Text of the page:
Kids need kind, persistent coaching.
Last week, I posed a multi-digit division problem to a group of fifth graders.
Mrs. Castillo has _______ pencils. She is going to give ____ pencils to every classroom. How many classrooms will get pencils?
I asked the students, “How many strategies can you use to solve this problem?” a few students offered suggestions, while one broke down in tears and had to leave the classroom to regroup. When asked, he said, “I don’t have any strategies.”
I inferred from the student’s response that he was intimidated by what he believed his peers could do and what he believed couldn’t do and therefore suffered from a lack of confidence. He was looking at his friends and telling himself a story that brought him to tears and caused him to cry. Low self-confidence is no way to begin the school year. I reached into my toolkit and pulled out all I knew to build up his self-confidence and ensure he saw himself as a confident problem solver.
I reread the problem to him.
I changed the context of the problem by asking him to name the classroom by a real teacher’s name.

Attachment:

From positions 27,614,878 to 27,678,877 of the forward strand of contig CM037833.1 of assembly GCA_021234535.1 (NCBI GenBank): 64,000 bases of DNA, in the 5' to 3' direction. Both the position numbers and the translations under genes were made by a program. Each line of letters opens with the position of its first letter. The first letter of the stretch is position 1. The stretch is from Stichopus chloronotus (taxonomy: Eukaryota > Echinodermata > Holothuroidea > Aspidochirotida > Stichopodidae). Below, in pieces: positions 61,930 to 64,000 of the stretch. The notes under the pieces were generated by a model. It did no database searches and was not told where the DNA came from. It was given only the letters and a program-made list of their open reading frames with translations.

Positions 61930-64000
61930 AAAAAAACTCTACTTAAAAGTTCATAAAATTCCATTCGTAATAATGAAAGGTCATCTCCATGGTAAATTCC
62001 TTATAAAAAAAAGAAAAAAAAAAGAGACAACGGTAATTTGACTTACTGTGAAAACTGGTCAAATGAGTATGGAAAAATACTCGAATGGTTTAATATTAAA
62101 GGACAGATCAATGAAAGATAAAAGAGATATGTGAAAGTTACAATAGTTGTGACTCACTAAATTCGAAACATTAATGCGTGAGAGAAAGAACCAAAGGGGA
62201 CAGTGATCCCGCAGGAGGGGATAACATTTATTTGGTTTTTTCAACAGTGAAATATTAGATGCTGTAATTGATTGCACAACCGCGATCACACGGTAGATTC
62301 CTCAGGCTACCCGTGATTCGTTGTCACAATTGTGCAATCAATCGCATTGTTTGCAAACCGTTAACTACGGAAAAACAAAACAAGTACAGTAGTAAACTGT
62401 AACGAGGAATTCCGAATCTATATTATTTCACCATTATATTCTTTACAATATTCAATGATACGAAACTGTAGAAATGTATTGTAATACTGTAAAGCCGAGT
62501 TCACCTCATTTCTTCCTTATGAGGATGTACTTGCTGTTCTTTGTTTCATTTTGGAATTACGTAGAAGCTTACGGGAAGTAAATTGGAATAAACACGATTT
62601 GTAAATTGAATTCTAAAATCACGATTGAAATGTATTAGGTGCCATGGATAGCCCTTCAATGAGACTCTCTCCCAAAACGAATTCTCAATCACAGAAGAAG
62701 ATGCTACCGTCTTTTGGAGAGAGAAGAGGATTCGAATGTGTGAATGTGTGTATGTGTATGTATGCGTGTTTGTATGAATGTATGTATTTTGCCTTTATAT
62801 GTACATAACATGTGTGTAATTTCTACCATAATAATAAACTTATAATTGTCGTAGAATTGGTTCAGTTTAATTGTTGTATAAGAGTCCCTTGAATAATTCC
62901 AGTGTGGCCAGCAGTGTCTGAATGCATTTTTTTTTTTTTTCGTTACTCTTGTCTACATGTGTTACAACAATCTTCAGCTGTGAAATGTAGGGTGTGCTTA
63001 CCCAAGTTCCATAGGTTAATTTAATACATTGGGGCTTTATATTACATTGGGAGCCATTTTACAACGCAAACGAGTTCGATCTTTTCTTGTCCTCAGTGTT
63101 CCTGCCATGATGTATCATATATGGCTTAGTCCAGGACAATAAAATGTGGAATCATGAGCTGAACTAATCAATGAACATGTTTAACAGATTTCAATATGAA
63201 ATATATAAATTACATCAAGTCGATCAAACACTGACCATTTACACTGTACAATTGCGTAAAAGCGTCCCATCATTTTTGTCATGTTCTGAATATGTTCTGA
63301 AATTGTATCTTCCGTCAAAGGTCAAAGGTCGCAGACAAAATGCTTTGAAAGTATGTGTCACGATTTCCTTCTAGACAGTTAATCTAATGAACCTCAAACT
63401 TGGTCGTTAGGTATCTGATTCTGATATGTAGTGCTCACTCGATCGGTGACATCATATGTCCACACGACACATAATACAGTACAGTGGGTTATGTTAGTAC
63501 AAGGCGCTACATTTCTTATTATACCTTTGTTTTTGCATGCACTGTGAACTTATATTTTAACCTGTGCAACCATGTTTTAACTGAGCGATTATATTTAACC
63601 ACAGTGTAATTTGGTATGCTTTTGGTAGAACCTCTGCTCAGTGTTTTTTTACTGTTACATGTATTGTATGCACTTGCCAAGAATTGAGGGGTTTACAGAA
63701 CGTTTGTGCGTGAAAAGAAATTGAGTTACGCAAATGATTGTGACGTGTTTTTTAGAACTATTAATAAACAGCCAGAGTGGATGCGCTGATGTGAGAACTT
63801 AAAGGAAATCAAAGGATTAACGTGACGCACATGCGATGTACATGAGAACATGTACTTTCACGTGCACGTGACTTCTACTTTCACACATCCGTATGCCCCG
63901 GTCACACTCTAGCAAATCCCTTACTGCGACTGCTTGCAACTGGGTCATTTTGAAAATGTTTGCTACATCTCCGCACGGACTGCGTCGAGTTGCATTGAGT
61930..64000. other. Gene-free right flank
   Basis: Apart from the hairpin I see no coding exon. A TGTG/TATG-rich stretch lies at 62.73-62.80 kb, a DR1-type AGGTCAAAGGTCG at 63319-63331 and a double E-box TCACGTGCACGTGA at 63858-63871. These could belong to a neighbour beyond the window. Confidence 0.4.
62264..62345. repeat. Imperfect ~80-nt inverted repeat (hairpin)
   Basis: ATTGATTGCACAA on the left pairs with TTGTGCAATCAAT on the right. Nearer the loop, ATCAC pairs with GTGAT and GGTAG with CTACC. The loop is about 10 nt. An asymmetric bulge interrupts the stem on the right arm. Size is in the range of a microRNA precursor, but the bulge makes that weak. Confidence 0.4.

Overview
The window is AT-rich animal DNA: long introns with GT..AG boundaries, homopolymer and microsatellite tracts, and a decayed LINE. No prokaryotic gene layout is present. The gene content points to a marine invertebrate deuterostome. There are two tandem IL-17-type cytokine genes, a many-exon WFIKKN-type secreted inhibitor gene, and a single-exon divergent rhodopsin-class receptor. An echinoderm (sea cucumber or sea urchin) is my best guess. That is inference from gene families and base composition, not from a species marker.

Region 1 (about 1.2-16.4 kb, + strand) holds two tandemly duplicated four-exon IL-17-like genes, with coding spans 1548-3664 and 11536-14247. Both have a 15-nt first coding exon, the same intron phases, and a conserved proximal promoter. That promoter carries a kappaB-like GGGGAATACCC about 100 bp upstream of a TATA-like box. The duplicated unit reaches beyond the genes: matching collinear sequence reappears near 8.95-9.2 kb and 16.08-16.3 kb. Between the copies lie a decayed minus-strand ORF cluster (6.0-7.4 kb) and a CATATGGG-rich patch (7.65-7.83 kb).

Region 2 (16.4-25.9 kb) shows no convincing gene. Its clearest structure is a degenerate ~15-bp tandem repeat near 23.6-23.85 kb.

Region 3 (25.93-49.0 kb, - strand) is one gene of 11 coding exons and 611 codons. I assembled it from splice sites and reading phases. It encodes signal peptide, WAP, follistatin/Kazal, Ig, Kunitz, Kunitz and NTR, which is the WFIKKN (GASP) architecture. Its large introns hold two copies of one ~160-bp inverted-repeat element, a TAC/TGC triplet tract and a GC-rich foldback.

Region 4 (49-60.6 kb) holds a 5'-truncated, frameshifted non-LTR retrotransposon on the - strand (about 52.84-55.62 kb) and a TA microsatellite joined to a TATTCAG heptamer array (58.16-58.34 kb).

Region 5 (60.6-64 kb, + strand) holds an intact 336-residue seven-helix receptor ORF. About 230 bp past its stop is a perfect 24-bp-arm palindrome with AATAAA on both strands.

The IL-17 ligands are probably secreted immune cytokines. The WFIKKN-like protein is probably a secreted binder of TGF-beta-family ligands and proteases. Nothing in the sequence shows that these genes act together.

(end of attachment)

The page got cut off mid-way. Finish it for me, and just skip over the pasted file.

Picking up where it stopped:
I gave him smaller manageable numbers to use.
I gave him base ten blocks and ones to solve.
I asked him to act out the wording of the problem using the tools.
After every action, I asked him, Does what you just did make sense? Why?”
When he successfully solved the problem using the first set of numbers.
I gave him a second set of easier numbers to use.
I repeated the cycle by asking him if creating groups of 4 cubes makes sense and why.
He successfully solved the division problem with the new numbers.
The third time around, I gave him a division with 3-digits. He was so excited and displayed so much confidence in himself. I tried coaching him through the problem, but he shooed me away and said, “I got it.”
He was successful!
He ultimately went on to solve a four-digit by a one-digit equation within the span of 45 minutes.
There are 3,240 pencils. Each classroom will get 40 pencils. How many classrooms will get pencils?
Start small, make sense of the problem, try it out again, challenge students a little more, make sense of the problem, and coach students to try something they never believed they could. Kindness and patience bring out the best in them.